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Council of Better Business Bureaus ®
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Council of Better Business Bureaus
How Small Businesses can Weather a Recession
July 27, 2010

It’s been seven years since the nation’s last recession, and some analysts fear the U.S. is again entering an economic slump. Recession is a worrisome subject for small business owners, but Better Business Bureau (BBB) has some time-tested advice to help small businesses stay afloat and weather the storm.

Considering the downturn in the real estate market with foreclosure filings rising 75 percent from the previous year to 2.2 million, a financial services sector that lost 13 percent of its market value in 2007, and some regional unemployment rates well above the five percent national average, some areas of the country are already experiencing their own recession.

“For small businesses, indicators of an economic downshift will include lower sales, but could also be potential customers and partners taking longer to negotiate and sign contracts or taking more time to pay,” said Steve Cox, spokesperson for BBB. “Maintaining cash flow is critically important, and small businesses will need to find ways to control expenses, find lower interest rates on existing loans, liquidate inventory and provide solutions for customers who are also feeling the pinch.”   

Regardless of when a recession hits or how long it lasts, BBB is offering advice to help small businesses best position themselves during a recessionary period.

Cash Flow is King
Cash flow is the key to surviving a recession, and small businesses must look at all of their margins, including payroll, marketing, rent and supplies, and must be active in pursuing accounts receivable. Also, with interest rates dropping in recent months, BBB suggests that small business owners may want to consider refinancing on existing loans as a means of generating or maintaining cash flow.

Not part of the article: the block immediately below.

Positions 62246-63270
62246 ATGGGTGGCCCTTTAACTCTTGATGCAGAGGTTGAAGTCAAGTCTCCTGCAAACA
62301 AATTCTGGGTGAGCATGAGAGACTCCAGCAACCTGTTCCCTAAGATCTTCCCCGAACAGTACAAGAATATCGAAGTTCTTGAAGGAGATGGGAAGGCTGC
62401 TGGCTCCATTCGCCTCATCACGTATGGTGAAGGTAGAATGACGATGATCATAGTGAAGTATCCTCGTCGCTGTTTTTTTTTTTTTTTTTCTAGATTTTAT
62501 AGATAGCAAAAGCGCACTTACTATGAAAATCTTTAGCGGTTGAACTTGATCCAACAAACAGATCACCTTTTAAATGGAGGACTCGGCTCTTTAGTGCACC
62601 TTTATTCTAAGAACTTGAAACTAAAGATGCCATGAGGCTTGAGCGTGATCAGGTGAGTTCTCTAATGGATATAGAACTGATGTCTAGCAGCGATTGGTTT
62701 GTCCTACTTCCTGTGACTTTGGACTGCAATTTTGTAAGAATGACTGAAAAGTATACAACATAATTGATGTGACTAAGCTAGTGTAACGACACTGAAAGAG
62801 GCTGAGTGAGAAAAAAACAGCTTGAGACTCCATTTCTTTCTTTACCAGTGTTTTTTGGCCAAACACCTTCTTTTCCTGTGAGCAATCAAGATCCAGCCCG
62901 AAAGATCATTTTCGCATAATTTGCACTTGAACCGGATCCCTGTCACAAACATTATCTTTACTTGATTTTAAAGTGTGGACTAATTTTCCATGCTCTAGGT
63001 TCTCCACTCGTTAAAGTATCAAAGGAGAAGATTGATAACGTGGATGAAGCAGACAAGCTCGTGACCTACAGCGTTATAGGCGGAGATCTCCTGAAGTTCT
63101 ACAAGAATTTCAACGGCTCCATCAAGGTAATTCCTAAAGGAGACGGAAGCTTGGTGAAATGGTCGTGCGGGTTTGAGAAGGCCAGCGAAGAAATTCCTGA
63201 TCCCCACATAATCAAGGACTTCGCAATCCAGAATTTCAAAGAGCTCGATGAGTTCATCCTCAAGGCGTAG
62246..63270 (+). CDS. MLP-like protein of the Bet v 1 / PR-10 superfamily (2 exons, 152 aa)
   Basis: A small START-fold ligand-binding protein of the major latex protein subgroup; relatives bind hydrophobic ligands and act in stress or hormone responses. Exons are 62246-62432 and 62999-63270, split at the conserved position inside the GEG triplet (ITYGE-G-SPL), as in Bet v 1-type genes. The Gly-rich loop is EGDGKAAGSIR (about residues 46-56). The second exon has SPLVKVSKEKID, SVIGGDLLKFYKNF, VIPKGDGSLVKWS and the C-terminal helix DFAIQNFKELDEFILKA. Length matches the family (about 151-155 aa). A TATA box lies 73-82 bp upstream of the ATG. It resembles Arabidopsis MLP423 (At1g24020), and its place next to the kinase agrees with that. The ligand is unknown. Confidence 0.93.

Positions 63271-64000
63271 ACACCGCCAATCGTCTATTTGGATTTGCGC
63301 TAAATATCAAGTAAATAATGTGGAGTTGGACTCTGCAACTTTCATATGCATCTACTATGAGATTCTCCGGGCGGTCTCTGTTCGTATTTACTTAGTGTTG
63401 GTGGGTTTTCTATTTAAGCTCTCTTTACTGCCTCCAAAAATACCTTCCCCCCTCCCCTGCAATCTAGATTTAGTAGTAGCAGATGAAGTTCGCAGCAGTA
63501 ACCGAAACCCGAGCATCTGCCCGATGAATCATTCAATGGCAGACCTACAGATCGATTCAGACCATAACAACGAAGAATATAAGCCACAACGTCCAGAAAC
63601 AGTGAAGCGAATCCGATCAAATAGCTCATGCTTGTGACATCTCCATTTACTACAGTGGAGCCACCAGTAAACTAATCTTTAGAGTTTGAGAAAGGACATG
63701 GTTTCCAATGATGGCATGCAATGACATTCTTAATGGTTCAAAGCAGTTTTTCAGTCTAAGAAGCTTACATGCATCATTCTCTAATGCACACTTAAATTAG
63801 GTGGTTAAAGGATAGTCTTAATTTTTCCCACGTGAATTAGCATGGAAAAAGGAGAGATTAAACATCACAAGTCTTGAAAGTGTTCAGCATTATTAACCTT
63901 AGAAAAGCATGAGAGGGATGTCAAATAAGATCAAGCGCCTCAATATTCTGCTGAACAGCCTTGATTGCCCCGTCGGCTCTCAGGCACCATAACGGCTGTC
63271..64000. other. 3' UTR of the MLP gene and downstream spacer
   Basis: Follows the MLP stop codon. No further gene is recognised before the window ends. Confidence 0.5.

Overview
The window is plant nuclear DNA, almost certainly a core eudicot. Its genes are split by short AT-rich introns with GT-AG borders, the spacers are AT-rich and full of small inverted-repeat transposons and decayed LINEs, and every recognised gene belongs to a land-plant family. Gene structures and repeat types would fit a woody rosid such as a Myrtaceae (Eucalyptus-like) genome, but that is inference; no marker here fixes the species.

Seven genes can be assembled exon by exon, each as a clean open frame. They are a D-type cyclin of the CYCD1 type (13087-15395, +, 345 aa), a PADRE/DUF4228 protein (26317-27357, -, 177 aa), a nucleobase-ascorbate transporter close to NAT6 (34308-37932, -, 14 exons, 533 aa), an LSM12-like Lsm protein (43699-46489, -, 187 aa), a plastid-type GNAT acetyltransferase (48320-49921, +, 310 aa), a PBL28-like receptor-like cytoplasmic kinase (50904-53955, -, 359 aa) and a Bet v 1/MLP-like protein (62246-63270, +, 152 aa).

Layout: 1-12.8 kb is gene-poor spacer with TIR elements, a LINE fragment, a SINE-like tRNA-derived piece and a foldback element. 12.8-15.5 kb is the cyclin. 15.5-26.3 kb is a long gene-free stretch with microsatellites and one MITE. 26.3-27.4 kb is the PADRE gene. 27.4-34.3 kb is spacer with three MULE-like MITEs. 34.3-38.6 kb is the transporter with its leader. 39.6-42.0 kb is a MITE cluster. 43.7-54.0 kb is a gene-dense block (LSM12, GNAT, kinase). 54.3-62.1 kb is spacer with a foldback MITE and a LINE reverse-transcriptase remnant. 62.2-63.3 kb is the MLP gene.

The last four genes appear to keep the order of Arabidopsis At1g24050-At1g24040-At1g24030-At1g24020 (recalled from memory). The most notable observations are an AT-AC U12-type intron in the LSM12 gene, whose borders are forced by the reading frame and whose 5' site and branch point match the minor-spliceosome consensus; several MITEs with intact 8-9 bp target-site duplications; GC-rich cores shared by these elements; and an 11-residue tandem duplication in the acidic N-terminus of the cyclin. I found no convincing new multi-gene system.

Marketing Budget
For many small businesses, marketing is among the first items to be cut back or eliminated when a recession hits. However, BBB recommends thinking hard before trimming the marketing budget at a time when a small business may need to be prospecting for new customers.

Sales Strategy
Whether a small business adjusts its marketing budget or not, many owners may find that their best prospects for new revenue are existing customers and clients. BBB advises owners to tap into established relationships and knowledge of a client’s needs, with a goal of finding solutions to keep current customers satisfied.

Pricing Strategy
Products and inventory must move to generate cash flow. BBB is counseling small business owners to consider their pricing strategies in order to liquidate old inventory. Cutting prices, bundling products and providing deals may be necessary to attract customers and sell old or slow-moving merchandise.

Customer Feedback
Customer feedback is critical during economic slowdowns and customer satisfaction should be a top priority in a recession. Owners need to find out how customers might respond when things slow down, what will they want and need, and then be prepared take action to provide those products and services.

Keep an Eye on the Competition
The small business landscape is extremely competitive, and BBB is recommending that owners keep an eye on, learn from, and be prepared to respond to what competitors do during periods of recession.

For more sound advice from BBB on helping small businesses survive and even thrive during hard times, visit, www.bbb.org.

BBB is also proud to be a partner with IBM on the Small Business Toolkit – offering software, forms, training, and more to help small businesses grow and succeed. To access the toolkit on the Web go to: www.us.bbb.org/ibmtoolkit